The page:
But from the CQC perspective, the ball has been chucked elsewhere. Into next door’s garden. Never to be retrieved. Doesn’t matter really. Because it doesn’t really matter. These are learning disabled people we’re talking about.

More damning statistics before the close of the statement; 50% of hospitals didn’t meet national standards, restraining training is lacking (sob) and 27 services had safeguarding issues.

Then the last bit that I’ve re-cut and pasted below. It’s such a masterpiece in billy bullshit and prevarication it deserves a second reading and highlighting:

Our inspectors have returned to 34 services where we found most serious concerns. [Eh? Not all 69? How was this whittled down? Geographical location of inspectors? Availability of inspectors? What was the criteria?]

These services have provided us with action plans on how they will meet national standards. [Er, what does this mean in practice? Is it going to be followed up? Are the action plans appropriate? How soon will these services be of an acceptable quality for the people receiving them?]

We have also followed up on all 27 concerns relating to people’s safety and have confirmed that these services have contacted their safeguarding team in their local authority. [Mmm. That’s a relief then. Are the safeguarding team any good? Is anyone going to check on what they do? Is there a timescale attached to this?]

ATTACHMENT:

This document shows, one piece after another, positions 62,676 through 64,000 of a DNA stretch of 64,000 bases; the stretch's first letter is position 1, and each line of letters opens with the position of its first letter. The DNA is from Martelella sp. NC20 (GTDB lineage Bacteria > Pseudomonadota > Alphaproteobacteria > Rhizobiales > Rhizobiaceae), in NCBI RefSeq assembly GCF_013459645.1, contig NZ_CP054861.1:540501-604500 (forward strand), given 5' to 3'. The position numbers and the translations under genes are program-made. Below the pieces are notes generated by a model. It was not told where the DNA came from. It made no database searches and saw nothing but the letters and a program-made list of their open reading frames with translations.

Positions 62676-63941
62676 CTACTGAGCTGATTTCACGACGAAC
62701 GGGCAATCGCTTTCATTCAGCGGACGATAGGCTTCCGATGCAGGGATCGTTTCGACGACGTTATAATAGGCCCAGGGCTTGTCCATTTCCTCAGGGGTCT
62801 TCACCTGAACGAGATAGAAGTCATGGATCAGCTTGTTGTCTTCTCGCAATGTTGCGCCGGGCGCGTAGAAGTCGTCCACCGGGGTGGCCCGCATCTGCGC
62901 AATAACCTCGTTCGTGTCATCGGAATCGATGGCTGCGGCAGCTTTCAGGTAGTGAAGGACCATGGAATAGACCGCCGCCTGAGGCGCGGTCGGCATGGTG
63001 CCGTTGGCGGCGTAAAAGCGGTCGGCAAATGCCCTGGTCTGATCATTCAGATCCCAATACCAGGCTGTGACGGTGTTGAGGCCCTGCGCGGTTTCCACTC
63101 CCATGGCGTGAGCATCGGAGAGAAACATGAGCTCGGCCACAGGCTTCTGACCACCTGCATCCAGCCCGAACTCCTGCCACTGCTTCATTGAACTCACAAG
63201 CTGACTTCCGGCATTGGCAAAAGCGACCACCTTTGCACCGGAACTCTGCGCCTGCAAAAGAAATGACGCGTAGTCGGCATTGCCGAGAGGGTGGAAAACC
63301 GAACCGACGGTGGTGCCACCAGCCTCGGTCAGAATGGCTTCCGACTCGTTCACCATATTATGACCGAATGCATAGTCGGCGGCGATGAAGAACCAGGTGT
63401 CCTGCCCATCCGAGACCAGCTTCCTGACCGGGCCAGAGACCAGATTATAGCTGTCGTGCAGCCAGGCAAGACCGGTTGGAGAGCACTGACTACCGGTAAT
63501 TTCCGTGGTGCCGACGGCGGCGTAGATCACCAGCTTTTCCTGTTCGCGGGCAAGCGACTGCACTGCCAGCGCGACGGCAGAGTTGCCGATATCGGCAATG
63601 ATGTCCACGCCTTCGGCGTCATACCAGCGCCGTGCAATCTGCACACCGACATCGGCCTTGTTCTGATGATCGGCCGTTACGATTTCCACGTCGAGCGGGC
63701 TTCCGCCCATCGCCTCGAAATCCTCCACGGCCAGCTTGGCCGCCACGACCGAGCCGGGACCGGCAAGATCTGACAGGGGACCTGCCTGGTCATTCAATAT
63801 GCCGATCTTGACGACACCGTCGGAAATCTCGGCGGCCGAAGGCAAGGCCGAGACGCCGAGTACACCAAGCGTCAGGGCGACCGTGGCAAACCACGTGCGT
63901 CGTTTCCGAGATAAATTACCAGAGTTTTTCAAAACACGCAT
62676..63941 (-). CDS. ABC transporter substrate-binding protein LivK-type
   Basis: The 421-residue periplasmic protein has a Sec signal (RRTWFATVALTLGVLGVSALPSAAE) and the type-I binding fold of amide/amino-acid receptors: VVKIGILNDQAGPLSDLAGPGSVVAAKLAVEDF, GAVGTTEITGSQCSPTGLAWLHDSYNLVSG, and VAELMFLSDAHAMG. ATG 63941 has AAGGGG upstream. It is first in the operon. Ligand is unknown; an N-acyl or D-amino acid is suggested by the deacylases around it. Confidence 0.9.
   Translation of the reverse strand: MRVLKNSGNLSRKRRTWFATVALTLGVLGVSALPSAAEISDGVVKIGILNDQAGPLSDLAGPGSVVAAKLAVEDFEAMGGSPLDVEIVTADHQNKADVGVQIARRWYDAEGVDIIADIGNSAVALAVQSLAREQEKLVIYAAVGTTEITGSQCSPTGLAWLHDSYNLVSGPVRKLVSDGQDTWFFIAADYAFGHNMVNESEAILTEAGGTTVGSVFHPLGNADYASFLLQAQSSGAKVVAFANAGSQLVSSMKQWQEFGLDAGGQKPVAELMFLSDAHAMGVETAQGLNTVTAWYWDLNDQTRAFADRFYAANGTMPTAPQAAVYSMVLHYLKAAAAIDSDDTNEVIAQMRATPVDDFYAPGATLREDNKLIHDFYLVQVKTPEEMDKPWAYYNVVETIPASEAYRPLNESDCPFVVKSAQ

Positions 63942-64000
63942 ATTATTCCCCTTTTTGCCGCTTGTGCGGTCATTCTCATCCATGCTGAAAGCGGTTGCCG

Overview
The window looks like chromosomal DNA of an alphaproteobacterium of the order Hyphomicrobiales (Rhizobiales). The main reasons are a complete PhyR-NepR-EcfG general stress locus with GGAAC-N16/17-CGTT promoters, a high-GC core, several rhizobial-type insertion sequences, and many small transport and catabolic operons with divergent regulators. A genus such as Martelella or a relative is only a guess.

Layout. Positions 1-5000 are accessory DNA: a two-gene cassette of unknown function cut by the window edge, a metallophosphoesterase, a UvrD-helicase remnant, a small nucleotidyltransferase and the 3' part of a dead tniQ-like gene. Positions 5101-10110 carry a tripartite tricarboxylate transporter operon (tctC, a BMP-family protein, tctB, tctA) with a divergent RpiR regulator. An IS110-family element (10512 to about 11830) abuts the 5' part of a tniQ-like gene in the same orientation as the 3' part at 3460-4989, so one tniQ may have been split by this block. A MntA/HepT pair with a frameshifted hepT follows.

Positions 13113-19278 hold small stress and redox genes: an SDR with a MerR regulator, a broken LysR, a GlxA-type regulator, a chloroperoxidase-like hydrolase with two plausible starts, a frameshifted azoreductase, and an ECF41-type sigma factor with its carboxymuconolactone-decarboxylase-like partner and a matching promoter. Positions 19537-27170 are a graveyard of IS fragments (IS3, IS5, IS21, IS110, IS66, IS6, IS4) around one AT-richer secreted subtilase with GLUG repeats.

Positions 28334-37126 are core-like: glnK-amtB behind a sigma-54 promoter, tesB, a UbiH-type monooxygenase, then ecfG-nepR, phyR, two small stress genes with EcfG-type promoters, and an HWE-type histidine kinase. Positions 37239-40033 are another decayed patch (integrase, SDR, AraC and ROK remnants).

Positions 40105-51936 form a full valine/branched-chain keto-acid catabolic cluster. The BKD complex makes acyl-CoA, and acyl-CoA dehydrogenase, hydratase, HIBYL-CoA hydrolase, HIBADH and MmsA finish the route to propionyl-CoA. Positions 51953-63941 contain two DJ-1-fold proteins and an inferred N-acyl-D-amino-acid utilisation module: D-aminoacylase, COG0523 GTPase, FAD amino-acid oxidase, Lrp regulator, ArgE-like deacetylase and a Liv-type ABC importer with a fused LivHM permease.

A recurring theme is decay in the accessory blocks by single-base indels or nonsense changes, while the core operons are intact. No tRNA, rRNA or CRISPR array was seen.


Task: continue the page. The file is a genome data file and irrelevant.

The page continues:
People are ‘living’ in these settings. On the receiving end of the sub-standard practices identified (over and over again). Practices that no one with any power to effect change is going to do anything about. Harrowing. My heart is broken by what happened to LB in one of these hellholes. I can’t bear to think of those who are enduring similar treatment and misery, at the hands of a care-less system. Monitored by a gutless organisation with seemingly no power to effect any change.

I can’t understand how we can be in 2013 and this unacceptable practice continues. Nonsense reviews published, publicly, without outrage.

Surely someone is going to do something to stop it?

5 thoughts on “Enough.

  1. We are awaiting a meeting with adult safeguarding in Hampshire. It all seems so pointless. The meeting will take place 32 days after we made the initial report. To give the carehome sufficient time “to carry out investigations” (cover their backs). Also because most of our Social Services team have been on leave. No one is really interested, no one really care.
    To live with the disappointment of finding your questions unanswered, your pleas unheard, your pain unrecognised time and time again. Thats exhausting, thats cruel and sadly that is the state of play for families of those with learning disabilities.

  2. We found the LD assessment and “support” attempts, misinformed, cruel, in humane and ultimately dangerous as they caused my daughter to come to serious harm. Is there a strong group campaigning on these serious issues? Please could someone let me know if there is? We must speak out. This blog should be published by a broadsheet brave enough.

  3. I agree we must speak out. Count me right in. I have had my son highly medicated at home rather than anywhere else. I can not trust anywhere to look after him adequately for longer than a few days. Sarah I am there beside you xx